Scientists have measured the interaction of the severe acute respiratory syndrome coronavirus 2 (SARS-CoV-2) spike (S) protein with nano-gold colloids. These nanoparticles functionalized with the S protein have different spectroscopic signals allowing for new information about the protein to be extracted.
The on-going pandemic COVID-19 (coronavirus disease 2019), caused by the SARS-CoV-2, has caused over 111 million confirmed infections and 2.46 million deaths worldwide. To control and stop the SARS-CoV-2 infection, scientists have focused on the interactions between the virus and the host cells. The structure and functions of the proteins involved are now thoroughly investigated and understood.
The spike (S) protein and its binding - the first initiation in the infection process - is the primary focus of most research. The S protein protrudes from the virus's surface, and consists of 2 subunits: S1 (mainly RBD) and S2 region (a mechanical thruster for the cell fusion process).
The S protein binds to the host cell ACE2 (angiotensin-converting enzyme 2) receptor to initiate the SARS-CoV-2 entry into the host cell. Because of the comparable nano-size dimension of the virus and nanoparticles, many researchers have looked to functionalize nanoparticles with the S protein and probe the interaction using spectroscopic signatures. The researchers in this study believe that their S protein model system can be potentially used as an in vitro tool for drug screening.
Researchers Kazushige Yokoyama and Akane Ichiki, from The State University of New York Geneseo College, United States, report their study recently in the journal Colloids and Surfaces A: Physicochemical and Engineering Aspects. They have decorated the S protein on the gold nano colloid and conducted a pH-dependent spectroscopic analysis of the system.
SARS‐Cov‐2 infects a human cell, the virus enters by using a spike protein attached to a receptor on cells called ACE2. Image Credit: Design_Cells / Shutterstock
The researchers focused on the adsorption orientation of the S protein over the gold surface. They demonstrated that the protein-gold system can be used to probe the interaction of SARS-CoV-2 with ACE2.
For this study, the researchers used a range of gold colloidal particles with diameters of 10, 15, 20, 30, 40, 50, 60, 80, and 100 nm and took the fixed concentration of the S protein (∼100 picomol) mixed with each gold nanoparticles with the ratio of [S protein] / [Gold Colloid] ranging from ∼5 to 3400.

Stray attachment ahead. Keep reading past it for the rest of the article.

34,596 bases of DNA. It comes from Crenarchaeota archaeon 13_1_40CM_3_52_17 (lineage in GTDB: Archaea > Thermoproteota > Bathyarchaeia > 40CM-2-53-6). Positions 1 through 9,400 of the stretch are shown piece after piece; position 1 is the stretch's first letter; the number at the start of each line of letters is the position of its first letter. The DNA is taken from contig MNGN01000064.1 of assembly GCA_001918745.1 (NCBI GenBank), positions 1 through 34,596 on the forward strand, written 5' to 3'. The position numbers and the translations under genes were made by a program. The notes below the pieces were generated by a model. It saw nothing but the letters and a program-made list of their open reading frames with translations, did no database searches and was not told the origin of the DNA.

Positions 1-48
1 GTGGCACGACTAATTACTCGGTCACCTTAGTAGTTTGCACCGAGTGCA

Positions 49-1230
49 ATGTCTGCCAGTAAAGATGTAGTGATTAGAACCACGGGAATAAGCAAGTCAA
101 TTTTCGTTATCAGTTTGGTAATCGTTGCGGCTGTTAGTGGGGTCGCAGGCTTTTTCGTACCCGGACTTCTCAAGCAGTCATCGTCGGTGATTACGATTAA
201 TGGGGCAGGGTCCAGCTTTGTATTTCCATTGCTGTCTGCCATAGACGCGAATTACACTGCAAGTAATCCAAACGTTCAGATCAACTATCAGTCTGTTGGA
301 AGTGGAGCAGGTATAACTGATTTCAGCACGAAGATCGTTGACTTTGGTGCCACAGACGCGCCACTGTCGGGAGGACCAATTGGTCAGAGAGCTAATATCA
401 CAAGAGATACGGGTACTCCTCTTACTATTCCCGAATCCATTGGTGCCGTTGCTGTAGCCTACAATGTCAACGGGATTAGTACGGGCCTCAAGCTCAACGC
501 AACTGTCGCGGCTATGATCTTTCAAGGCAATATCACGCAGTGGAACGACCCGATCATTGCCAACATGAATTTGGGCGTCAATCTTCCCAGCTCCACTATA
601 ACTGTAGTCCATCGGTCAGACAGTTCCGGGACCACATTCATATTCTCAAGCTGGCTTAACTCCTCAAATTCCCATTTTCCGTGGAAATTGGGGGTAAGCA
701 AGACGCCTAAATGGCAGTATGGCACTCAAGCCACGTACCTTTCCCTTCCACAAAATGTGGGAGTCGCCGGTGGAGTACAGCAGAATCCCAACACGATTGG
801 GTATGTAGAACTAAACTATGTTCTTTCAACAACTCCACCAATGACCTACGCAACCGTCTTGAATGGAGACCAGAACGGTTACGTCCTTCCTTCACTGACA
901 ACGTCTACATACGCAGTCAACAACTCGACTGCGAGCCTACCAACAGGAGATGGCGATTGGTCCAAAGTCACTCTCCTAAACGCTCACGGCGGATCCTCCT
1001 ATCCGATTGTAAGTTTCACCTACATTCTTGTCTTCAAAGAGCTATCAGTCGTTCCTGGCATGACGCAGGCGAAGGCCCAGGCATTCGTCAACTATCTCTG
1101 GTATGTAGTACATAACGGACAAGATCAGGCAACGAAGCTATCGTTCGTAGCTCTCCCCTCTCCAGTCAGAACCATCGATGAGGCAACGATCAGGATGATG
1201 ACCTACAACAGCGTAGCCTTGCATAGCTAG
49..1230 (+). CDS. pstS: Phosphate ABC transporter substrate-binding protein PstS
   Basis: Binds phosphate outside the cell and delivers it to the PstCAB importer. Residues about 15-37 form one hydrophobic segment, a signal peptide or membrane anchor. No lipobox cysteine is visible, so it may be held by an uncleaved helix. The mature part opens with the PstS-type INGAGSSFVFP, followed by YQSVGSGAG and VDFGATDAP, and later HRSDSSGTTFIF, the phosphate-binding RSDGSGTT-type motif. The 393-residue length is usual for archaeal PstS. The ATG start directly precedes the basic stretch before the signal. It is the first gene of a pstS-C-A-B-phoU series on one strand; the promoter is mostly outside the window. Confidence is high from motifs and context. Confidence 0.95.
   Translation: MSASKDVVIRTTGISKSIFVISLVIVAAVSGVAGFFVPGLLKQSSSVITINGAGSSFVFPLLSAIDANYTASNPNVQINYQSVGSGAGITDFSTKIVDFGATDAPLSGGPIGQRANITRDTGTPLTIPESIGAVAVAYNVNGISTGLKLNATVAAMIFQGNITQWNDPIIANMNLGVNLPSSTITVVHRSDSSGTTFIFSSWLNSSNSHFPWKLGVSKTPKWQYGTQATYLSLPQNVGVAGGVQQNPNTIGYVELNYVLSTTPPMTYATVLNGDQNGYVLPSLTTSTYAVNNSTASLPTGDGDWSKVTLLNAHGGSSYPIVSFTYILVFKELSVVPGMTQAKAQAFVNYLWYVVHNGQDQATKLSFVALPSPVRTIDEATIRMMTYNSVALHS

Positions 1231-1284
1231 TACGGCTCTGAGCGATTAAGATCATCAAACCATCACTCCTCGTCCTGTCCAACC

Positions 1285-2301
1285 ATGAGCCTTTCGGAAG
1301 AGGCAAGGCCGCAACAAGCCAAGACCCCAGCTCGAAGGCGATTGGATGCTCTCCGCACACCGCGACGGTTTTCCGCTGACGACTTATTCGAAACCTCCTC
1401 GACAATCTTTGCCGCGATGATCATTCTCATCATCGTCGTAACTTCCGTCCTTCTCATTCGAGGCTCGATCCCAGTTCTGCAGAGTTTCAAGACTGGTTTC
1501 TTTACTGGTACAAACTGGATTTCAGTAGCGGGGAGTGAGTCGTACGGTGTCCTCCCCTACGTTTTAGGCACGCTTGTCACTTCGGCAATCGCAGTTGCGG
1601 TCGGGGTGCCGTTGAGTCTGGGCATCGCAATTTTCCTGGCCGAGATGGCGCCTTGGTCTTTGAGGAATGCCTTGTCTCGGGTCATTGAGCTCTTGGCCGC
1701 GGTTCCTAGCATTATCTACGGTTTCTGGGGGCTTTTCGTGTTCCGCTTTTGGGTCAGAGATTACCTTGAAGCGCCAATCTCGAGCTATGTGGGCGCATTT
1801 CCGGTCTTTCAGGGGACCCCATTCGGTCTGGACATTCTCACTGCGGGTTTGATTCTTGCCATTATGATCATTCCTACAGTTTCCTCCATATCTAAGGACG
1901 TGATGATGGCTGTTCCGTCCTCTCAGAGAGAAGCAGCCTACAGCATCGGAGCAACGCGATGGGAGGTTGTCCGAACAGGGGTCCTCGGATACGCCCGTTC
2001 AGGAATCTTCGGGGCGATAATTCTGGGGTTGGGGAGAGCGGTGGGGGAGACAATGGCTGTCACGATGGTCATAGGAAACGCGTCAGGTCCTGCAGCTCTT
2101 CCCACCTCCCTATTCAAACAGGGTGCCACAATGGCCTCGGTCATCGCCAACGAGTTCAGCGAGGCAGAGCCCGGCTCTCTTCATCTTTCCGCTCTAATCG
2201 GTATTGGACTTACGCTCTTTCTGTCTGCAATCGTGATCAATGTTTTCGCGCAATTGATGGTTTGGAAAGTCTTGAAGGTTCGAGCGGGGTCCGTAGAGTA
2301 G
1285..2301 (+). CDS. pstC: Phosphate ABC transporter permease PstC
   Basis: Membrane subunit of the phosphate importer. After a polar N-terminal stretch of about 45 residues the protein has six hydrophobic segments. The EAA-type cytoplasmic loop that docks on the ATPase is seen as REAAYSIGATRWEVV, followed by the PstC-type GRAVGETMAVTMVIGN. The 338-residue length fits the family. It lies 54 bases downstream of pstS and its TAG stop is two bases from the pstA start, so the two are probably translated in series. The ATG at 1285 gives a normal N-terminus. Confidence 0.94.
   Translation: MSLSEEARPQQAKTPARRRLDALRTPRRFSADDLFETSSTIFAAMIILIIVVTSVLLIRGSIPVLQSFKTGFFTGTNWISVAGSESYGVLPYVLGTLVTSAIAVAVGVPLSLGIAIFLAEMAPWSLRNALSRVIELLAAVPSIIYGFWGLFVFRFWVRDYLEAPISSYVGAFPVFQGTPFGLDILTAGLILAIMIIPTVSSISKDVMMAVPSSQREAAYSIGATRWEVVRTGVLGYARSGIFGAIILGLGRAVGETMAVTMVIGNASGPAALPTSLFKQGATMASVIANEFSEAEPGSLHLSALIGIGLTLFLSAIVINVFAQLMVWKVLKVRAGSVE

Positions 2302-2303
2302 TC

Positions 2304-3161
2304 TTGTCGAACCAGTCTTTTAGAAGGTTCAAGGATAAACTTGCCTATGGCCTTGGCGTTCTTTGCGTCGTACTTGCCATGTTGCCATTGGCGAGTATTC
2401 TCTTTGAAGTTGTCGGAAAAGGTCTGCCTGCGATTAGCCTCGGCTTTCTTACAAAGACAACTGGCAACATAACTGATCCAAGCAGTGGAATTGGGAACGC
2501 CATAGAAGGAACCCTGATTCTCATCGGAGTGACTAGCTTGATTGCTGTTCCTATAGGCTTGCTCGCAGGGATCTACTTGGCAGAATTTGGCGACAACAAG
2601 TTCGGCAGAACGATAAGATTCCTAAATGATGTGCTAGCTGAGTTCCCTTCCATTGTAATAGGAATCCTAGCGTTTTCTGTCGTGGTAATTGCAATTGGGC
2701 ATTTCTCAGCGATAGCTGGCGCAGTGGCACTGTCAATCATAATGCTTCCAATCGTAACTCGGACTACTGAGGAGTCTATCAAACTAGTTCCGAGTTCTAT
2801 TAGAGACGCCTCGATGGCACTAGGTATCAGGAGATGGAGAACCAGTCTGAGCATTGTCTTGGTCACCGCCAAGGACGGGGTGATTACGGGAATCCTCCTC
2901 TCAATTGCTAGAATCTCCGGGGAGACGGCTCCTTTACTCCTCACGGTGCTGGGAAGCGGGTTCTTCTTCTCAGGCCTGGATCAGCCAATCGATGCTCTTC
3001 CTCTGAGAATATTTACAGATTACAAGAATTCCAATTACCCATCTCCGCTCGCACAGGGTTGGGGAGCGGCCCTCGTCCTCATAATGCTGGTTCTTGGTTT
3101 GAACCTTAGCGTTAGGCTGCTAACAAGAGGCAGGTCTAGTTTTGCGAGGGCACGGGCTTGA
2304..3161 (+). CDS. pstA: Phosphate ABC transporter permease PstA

Taking the shift of the Surface Plasmon Resonance (SPR) band of the S protein-coated nano-gold colloids as a function of the change of an external pH, the researchers derived the structure of the protein on the gold surface.
"The difference of pHo between S protein-coated gold colloid and bare gold colloids, ΔpHo, were postulated to reflect the change of the surface property due to the adsorption of S protein over the gold surface."
The pH affects the structural conformation of the proteins. It is no different for protein networking, adsorbed over the gold surface. In a previous study, the researchers observed that under acidic conditions (< pH 4), the protein-nanoparticles aggregated, causing a red-shift in the SPR absorption.
Under highly acidic conditions, the protein conformational changes initiate the binding to its receptor and the model mimics the environment after endocytosis of SARS-CoV-2 to achieve a cell fusion process. Therefore, the researchers investigated at low pH conditions.
Using the protein adsorption's geometrical information, the researchers set to reproduce the coverage ratio of the protein on the gold surface. In this study, the S protein's optimized geometry, through geometric simulation, revealed that the spiking-out orientation of the protein from the particle surface is the most probable condition, the researchers clarified.
This conclusion also supported the spiking-out orientation as the most plausible based on the experimentally observed protein-protein interaction particle aggregates. They discussed the tilting angle, binding affinity, dimerization, conformations, and the core nanoparticle size in this interaction.
This study focused on the adsorption orientation of S protein over the gold surface without involving the system's kinetics. The researchers simplified the S protein as a prolate shape and concluded that the adsorption is in the "spiking-out" orientation. The researchers call for further studies investigating the corresponding conformational change of an S protein using more complex spectroscopic techniques.
"This spectroscopic study utilizing the pH-induced conformational change is the only successful approach that explains the most plausible adsorption orientation."
The researchers used the S protein-coated over gold colloid as a simplified model of the SARS-CoV-2. They demonstrated that this gold-protein system could be used as a spectroscopic probe for investigating various inhibitor- or drug- responses and their impact on the S protein.